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Reviews: Bluffside - City on the Edge
 
by Joe G. Kushner


Bluffside coverBluffside: City on the Edge
Published by Thunderhead Games
Edited by Jim Govreau and Becky Glenn
144 b & w pages, six page map

Bluffside, called City on the Edge, is home to lost history and a dangerous future. The ruins were once Sem La Vah, a city large enough to host three million people who were known as the Barrokks. The denizens of this city suffered what has been called the Great Sundering, putting an end to the Barrok civilization until explorers came and found that what wiped out the Barrokks left behind deposits of adamantine. Two hundred years, several alliances, and many invasions latter, Bluffside stands out like a diamond in the rough.

Bluffside, Section By Section
Broken up into twelve different chapters with ten appendices, the book boasts some impressive crunchy bits as well as providing the GM with a place to put it all. The book is presented in standard format, meaning two columns on most pages with art and tables breaking up the terrible tyranny of text. The art ranges from great to a little hokey in places, but I often had the feeling, such as with the bleeding goblin head, that it's done in an exaggerated style. The character and monster based art looks better than the buildings, which in many places look a little clustered due to size limitations.

Chapter One, the introduction, provides the reader with an idea on how to use the book, including what its abbreviations mean. For example, POIs are places of interest, locations where characters are likely to go. The history of Bluffside provides the GM with some background material to use in Bluffside, but nothing so detailed that a GM couldn't throw this setting into the Sword & Sorcery's Scarred Lands or Troll Lord's Erde with a little work. Most of the history focuses on the last two hundred years, since the city was repopulated and the alliances with strange races that have occurred in that time frame including steam gnomes and the winged Sixam Iuena among others.

Chapter Three, "Timeline," and Four, "Population" (60,000 and growing for those counting) aren't really chapters so much as bits of information. Even Chapter Five, "Power Structure," is more about providing the reader with a general flow of organizations than a detailed breakdown.

It's really chapters six through eight that give Bluffside life as each one of these sections covers different parts of the city. From looking at the cover, a casual glance will provide one with some interesting information. The first part is that Bluffside isn't your traditional city. Instead it's broken up into different mini-cities that can almost be lifted whole and without work into other settings, making this a truly modular city. Indeed, the focus of these chapters provides the GM with an introduction via fiction, history, and a mini-map with POIs (Places of Interest) noted thereon.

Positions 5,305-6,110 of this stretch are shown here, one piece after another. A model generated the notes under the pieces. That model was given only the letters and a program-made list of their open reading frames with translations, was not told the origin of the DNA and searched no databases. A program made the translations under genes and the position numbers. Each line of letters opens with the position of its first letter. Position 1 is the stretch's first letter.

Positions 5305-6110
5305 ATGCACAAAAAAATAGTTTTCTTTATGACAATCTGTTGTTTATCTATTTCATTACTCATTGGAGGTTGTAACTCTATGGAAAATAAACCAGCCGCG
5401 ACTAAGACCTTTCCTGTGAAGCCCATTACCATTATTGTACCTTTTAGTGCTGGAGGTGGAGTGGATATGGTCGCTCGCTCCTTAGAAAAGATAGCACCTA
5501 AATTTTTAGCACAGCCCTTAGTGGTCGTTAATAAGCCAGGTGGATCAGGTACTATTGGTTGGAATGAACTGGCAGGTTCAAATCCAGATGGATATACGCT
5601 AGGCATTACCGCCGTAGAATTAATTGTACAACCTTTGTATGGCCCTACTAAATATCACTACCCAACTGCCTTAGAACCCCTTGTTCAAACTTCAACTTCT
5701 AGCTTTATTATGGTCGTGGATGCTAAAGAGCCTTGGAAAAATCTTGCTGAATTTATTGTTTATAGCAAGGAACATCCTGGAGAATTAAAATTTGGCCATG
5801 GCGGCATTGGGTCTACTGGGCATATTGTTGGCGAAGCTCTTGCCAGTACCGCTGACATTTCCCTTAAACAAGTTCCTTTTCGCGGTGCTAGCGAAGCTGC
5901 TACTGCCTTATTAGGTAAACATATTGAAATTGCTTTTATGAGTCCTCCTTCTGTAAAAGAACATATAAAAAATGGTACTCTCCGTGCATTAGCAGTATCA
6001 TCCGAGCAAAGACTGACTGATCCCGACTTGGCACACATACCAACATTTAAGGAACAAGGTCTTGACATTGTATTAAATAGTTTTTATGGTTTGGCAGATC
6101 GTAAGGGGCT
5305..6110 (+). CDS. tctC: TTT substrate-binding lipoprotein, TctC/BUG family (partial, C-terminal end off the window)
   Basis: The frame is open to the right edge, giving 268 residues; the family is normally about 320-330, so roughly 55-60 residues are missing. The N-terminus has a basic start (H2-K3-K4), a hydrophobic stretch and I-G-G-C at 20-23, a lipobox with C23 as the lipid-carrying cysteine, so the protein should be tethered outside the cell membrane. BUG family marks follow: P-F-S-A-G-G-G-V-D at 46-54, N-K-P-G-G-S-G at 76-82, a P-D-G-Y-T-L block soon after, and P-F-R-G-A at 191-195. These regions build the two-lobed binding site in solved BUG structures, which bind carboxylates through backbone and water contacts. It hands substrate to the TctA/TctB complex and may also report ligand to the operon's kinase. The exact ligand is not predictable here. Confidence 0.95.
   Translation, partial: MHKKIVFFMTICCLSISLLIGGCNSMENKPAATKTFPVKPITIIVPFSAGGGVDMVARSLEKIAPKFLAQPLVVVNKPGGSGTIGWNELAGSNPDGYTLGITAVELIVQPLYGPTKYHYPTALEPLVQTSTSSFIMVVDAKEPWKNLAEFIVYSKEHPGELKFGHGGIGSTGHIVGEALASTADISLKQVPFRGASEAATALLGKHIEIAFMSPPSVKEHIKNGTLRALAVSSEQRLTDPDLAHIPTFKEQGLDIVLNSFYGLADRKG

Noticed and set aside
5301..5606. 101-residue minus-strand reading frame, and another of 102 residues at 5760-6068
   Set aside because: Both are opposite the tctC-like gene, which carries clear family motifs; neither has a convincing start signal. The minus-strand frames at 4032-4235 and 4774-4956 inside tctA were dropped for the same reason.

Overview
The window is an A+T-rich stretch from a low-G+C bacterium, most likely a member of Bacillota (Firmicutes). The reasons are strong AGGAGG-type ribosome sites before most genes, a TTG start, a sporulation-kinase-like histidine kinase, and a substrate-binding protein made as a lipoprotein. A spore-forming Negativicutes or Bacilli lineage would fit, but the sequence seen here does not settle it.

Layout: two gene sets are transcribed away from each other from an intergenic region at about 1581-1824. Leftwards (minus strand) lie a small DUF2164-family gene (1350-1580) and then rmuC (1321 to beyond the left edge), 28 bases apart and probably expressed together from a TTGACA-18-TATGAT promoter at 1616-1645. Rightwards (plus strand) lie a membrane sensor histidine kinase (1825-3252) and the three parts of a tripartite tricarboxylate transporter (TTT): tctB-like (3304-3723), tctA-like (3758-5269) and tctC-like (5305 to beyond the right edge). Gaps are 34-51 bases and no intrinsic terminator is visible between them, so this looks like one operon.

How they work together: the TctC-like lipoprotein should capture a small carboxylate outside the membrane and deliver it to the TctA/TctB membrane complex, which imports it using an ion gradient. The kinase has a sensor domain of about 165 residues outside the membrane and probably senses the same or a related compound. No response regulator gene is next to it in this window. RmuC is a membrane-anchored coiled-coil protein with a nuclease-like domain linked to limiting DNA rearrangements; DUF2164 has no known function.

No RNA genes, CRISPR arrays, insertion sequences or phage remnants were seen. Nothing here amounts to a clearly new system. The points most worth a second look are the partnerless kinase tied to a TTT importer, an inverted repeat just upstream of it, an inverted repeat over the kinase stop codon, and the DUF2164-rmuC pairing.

Chapter Six, Bluffside Proper, provides details on life in Old City, the Miner's District, Temple District, Military Disctrict, Wizard District, and New City. Each section boasts its own personality and details. Old City is the original home of many of the settlers here and has an upper class snobbery about it. Then again, it's also home to the Sixam Ieuna's Aerie and the Embassy of the dragon-like Dragori. The Palace, the seat of government in Bluffside, also towers over the city like some boastful giant. In the Wizard District, each school of magic has it's own 'house' to train in complete with colors and symbol.

The Temple District reminds me a little of Lankhmar's Street of the Gods. Different religions are clustered together and one can either worship one of the new deities within the book or use the local campaign pantheon. One aspect of Bluffside that's different is the acknowledgement of 'foreign' gods like the temple Valhalla. There, the characters can meet Walnd, who worships Odin and seeks to make Odin's name known to all who shop Bluffside. Of course, there are those little crazy gods like Carl's Temple where the crazed members of a dangerous cult worship Gray Ooze.

During the New City's history, the steam gnomes are discovered. The rivalry between New City and Old City begins to heat up as well. Part of this is from people moving to New City and flexing their power where the strength of old government isn't quite as effective.